Product Development Forum NPD Body of Knowledge Quality Function Deployment (QFD) Paper QFD: What. Derive top-level product requirements or technical characteristics from customer needs (Product Planning Matrix). which includes QFD software. user groups. Extract statements of needs from documents. flow-down lower-level product requirements (assembly or part characteristics) to process planning. suggestions. paired comparisons. focus groups. 3. customer specification documents. The matrices and the specific steps in the QFD process are as follows. process controls and quality controls to assure achievement of these critical assembly or part characteristics. Document these needs. survey forms. Evaluate product concepts to select most optimum (Concept Selection Matrix). Consider both current customers as well as potential customers. determine set-up requirements. contracts. Summarize surveys and other data. Plan collection of customer needs. Organize needs into categories. and feedback from the field. focus groups/clinics. rating. surveys. product clinics. What sources of information will be used? Consider customer requirement documents. 8. 7. surveys. Develop product concepts to satisfy these requirements. During customer meetings or focus groups. QFD Case Study QFD Software and Examples Product Definition QFD Experience Quality Function Deployment (QFD) Workshop Voice of the Customer (VOC) Workshop Gather Customer Needs 1. 2. For critical assemblies or parts. surveys. or conjoint analysis to determine importance of customer needs. Prepare for collection of customer needs. requests for proposals. Based in these process steps. customer specification documents. contracts. Use affinity diagrams to organize customer needs. 5. Partition system concept or architecture into subsystems or assemblies and flow-down higher. Prepare agendas. etc. Derive lower-level product requirements (assembly or part characteristics) and specifications from subsystem/assembly requirements (Assembly/Part Deployment Matrix). customer meetings/interviews. 4. The QFD methodology is based on a systems engineering approach consisting of the following general steps: 1. focus groups. Determine manufacturing process steps to meet these assembly or part characteristics. Use techniques such as ranking. suggestions. list of questions. requests for quotations. requests for proposals.level requirements or technical characteristics to these subsystems or assemblies. Breakdown general customer QFD Consulting QFD Software (PD Toolkit) DRM Associates . requests for quotations. 6. customer meetings/interviews. 3. focus group/user meeting presentations. observation. ask "why" to understand needs and determine root needs. Pay particular attention to lead customers as they are a better indicator of future needs. The QFD process described below is supported by our Product Development Toolkit. Consider recording any meetings. Gather customer needs from other sources such as customer requirement documents. Consolidate similar needs and restate. Identify required information. and feedback from the field. Plan who will perform the data collection activities and when these activities can take place. observation. Why and How QFD uses a series of matrices to document information collected and developed and represent the team's plan for a product. 4. 2. Schedule activities such as meetings. Consider spoken needs and unspoken needs. Determine customer needs or requirements using the mechanisms described in step 1.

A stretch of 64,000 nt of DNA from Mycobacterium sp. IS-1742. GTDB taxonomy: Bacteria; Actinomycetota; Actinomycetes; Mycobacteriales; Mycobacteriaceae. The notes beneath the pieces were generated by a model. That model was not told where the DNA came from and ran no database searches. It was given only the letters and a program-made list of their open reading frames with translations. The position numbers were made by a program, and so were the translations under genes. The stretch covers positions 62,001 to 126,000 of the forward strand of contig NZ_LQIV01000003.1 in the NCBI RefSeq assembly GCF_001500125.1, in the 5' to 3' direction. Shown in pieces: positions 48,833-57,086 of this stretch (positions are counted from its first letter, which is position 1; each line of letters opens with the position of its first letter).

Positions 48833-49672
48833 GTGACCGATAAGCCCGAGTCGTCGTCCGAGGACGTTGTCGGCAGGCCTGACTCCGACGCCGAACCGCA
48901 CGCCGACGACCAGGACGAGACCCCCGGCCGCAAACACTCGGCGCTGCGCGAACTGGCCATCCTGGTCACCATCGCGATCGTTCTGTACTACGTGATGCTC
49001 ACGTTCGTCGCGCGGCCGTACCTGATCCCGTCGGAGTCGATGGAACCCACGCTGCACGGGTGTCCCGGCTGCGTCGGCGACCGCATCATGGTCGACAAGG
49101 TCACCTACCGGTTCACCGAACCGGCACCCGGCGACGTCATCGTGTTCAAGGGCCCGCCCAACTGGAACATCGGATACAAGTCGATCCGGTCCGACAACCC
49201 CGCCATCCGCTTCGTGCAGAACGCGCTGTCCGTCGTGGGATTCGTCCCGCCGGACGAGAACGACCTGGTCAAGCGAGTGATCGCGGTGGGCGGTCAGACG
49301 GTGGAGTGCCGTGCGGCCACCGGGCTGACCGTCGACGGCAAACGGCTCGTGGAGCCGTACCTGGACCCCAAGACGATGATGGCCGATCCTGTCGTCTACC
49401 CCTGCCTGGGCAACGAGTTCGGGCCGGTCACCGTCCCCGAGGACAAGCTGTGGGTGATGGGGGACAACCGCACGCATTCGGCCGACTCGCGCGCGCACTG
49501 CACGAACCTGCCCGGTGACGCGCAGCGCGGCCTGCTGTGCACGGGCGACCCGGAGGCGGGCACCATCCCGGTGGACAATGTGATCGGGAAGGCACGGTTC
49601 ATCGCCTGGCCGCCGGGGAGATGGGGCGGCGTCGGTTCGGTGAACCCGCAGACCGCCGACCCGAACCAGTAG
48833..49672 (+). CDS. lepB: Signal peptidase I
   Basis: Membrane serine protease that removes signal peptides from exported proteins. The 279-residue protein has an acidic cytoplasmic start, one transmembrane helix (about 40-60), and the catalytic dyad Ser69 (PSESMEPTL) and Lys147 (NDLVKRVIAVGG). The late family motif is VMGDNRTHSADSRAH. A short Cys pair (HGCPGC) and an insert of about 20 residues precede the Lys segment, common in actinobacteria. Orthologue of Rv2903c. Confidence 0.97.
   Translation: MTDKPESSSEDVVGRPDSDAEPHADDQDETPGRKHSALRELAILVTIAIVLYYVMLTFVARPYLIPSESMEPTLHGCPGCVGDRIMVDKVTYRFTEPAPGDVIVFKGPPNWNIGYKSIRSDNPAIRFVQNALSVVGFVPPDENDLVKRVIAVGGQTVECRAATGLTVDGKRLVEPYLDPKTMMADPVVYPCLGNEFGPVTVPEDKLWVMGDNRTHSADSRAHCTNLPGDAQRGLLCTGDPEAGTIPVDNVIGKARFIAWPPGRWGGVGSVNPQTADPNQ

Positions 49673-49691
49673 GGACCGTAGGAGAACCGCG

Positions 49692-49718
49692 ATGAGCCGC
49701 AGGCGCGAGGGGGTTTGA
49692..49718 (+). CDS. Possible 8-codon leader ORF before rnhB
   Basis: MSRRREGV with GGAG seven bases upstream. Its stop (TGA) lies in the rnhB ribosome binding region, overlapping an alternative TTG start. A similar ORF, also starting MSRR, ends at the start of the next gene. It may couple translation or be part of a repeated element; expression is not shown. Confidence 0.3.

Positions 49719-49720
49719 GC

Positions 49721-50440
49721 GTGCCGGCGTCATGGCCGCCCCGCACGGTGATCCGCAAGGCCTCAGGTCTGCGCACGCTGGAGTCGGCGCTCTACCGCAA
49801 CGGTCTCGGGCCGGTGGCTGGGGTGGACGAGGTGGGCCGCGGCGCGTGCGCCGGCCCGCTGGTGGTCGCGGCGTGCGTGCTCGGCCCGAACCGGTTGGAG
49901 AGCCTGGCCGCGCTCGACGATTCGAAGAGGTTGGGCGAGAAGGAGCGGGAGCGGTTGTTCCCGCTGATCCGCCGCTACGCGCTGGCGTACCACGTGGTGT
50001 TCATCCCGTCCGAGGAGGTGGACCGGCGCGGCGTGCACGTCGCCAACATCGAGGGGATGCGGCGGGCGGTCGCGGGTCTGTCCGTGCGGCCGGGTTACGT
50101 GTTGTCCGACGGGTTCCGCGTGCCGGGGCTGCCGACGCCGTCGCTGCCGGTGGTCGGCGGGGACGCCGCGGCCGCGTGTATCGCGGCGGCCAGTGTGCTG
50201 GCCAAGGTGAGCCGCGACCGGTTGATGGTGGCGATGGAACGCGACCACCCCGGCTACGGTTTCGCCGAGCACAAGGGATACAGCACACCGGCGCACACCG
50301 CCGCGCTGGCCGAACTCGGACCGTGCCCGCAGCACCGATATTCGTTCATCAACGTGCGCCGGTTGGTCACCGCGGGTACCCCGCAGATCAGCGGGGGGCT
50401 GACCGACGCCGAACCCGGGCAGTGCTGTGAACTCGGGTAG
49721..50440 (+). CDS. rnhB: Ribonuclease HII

Include competitor's customer input to get a balanced perspective. a planned improvement of goiung from a rating of "2" to "4" would result in an improvement factor of "1. Identify warranty. Formally describe that strategy in a narrative form. Identify the sales points that Marketing will emphasize in its message about the product.. etc. What is to be emphasized with the new product? What are its competitive strengths? What will distinguish it in the marketplace? How will it be positioned relative to other products? In other words. national or international standards. practical (can be determined without extensive data collection or testing)and global. Critical internal customer needs or management control requirements. 3. but expected needs. 5.g. industry. industry. Categories may be related to functional aspects of the products or may be grouped by the likely subsystems to primarily address that characteristic. measurable. customer meetings or focus groups/clinics to obtain feedback. Once needs are summarized. Organize customer needs in the Product Planning Matrix. State customer priorities. focus groups. (e.needs into more specific needs by probing what is needed. 2.2". consider whether to get further customer feedback on priorities. Major sales points are assigned a weighting factor of 1. Undertake meetings. Review the competitive evaluation strengths and weaknesses relative to the customer priorities. The key is to focus development resources on those areas that will provide the greatest value to the customer. if important enough to include. Group under logical categories as determined with affinity diagramming.3 and minor sales points are assigned a weighting factor of 1. The Improvement Factor is "1" if there are no planned improvements to the competitive evaluation level. If standards or regulatory requirements are commonly understood. Use a 1 to 5 rating. Use surveys. surveys. to get customer priorities. Use ranking techniques and paired comparisons to develop priorities. 8. Add a factor of . Establish product requirements or technical characteristics to respond to customer needs and organize into logical categories. national or international standards. and regulatory requirements. 6. 5. are normally given a rating of "3". describe the value proposition behind this product. Establish critical internal customer needs or management control requirements. 7. State customer priorities using a 1 to 5 rating. service. and regulatory requirements. There should be no more than three major or primary sales points or two major sales points and two minor or secondary sales points in order to keep the Marketing message focused. This strategy brief is typically one page and is used to gain initial focus within the team as well as communicate and gain concurrence from management. or reliability problems & customer complaints to help identify areas of improvement. Maintain dictionary of original meanings to avoid misinterpretation. By being . The process of setting improvement goals and sales points implicitly develops a product strategy. Determine the improvement goals and the general strategy for responding to each customer need.1 for every planned step of improvement in the competitive rating. Characteristics should be meaningful (actionable by Engineering). 4. they should not be included in order to minimize the information that needs to be addressed.1. Rate the company's and the competitor's products on a 1 to 5 scale with "5" indicating that the product fully satisfies the customer's needs. Use function analysis to identify key unspoken. Develop competitive evaluation of current company products and competitive products. Product Planning 1.